Back and face your distant destiny,
But seek no haven in my shadow,
I will give you no hiding place down here.
You, created only a little lower than
The angels, have crouched too long in
The bruising darkness
Have lain too long
Facedown in ignorance,
Your mouths spilling words
Armed for slaughter.
The descent beckons ……as the ascent beckoned .““`…….Memory is a kind
of accomplishment …a sort of renewal …………..even
an initiation, since the spaces it opens are new places ………..inhabited by hordes …………………… heretofore unrealized
of new kinds— ……..since their movements …………………are toward new objectives
(even though formerly they were abandoned)
No defeat is made up entirely of defeat—since
the world it opens is always a place …….formerly ……………..unsuspected. A
world lost ,a world unsuspected
.…….beckons to new places
and no whiteness (lost) is so white as the memory
With evening, love wakens …though its shadows ………..which are alive by reason
of the sun shining— ……grow sleepy now and drop away …………from desire
Love without shadows stirs now ……………beginning to awaken ………………..as night
The descent ………made up of despairs ……………..and without accomplishment
realizes a new awakening:
.…………which is a reversal
of despair ………For what we cannot accomplish, what
is denied to love …………..what we have lost in the anticipation— ………………..a descent follows
endless and indestructible
FULL of life, now, compact, visible, I, forty years old the Eighty-third Year of The States, To one a century hence, or any number of centuries hence, To you, yet unborn, these seeking you.
When you read these, I, that was visible, am become invisible; Now it is you, compact, visible, realizing my poems, seeking me; Fancying how happy you (are), if I could be with you, and become your loving comrade; Be it, as if I were with you. Be not too certain, but I am now with you.
I admit that I deleted my first commentary on this blog post. In rereading, it felt ponderous and overbearing. Maybe the trick to discussing eternity is brevity?
The upshot of what I was trying to say is simply this: All creative acts are in of themselves a type of eternal life and resurrection for their creator. Their creativity takes its own trajectory once it comes into the world. Whitman’s poems and particularly Song of Myself have always felt to me like his gospel, his new testament. Full of Life, Now is Whitman’s call to worship and Song of Myself his parables and benediction.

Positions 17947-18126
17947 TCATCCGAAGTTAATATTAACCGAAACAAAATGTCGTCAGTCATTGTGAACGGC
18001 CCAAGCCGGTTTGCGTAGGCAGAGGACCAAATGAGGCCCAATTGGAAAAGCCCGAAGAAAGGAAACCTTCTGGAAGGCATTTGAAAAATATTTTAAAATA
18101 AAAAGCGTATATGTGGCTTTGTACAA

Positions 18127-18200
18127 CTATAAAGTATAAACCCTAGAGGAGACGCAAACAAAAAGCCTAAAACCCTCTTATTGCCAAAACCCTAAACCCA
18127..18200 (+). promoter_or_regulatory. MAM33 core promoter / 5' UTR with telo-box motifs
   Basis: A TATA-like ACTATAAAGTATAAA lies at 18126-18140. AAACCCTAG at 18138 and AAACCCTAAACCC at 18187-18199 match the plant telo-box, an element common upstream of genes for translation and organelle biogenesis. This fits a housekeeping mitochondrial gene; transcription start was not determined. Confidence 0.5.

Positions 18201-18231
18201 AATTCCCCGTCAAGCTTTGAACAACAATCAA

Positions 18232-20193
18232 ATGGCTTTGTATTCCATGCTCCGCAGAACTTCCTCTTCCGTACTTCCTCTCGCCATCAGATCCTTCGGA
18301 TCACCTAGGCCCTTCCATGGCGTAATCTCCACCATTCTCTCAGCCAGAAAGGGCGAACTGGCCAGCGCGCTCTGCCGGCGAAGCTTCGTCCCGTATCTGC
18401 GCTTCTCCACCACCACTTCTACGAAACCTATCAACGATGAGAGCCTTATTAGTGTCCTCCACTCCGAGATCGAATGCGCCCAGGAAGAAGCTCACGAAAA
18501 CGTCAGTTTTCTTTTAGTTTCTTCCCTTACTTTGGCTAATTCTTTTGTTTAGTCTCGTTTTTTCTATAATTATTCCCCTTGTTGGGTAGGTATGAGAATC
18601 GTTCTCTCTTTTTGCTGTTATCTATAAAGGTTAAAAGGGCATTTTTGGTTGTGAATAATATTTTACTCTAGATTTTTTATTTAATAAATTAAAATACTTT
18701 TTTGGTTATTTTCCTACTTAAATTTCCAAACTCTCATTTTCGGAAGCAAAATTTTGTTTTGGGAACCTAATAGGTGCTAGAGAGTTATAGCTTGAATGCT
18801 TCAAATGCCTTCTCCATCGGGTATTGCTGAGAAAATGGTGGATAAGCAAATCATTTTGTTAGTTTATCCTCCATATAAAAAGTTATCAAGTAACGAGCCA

Song of Myself is a daunting poem, hard to wade through and unpack because of its ferocity. But there are poignant passages of respite contained within for me, where my fullness of understanding is complete and those passages of clarity bring light to the whole of it.
The ending of Song of Myself I consider to be one of the greatest achievements in American Literature, an unfettered acceptance of life and death as ever I have read.
Do I contradict myself? Well then, I contradict myself. That’s poetry’s genius.
Song of Myself (Excerpt)
by Walt Whitman
The past and present wilt—I have fill’d them, emptied them,
And proceed to fill my next fold of the future.
Listener up there! what have you to confide to me?
Look in my face while I snuff the sidle of evening,
(Talk honestly, no one else hears you, and I stay only a minute longer.)
Do I contradict myself?
Very well then I contradict myself,
(I am large, I contain multitudes.)
I concentrate toward them that are nigh, I wait on the door-slab.
Who has done his day’s work? who will soonest be through with his supper?
Who wishes to walk with me?
Will you speak before I am gone? will you prove already too late?
The spotted hawk swoops by and accuses me, he complains of my gab and my loitering.
I too am not a bit tamed, I too am untranslatable,
I sound my barbaric yawp over the roofs of the world.
The last scud of day holds back for me,
It flings my likeness after the rest and true as any on the shadow’d wilds,
It coaxes me to the vapor and the dusk.
I depart as air, I shake my white locks at the runaway sun,
I effuse my flesh in eddies, and drift it in lacy jags.
I bequeath myself to the dirt to grow from the grass I love,
If you want me again look for me under your boot-soles.
You will hardly know who I am or what I mean,
But I shall be good health to you nevertheless,
And filter and fibre your blood.
Failing to fetch me at first keep encouraged,
Missing me one place search another,
I stop somewhere waiting for you.
Walt Whitman, “Song of Myself” from Leaves of Grass (: Norton, 1973)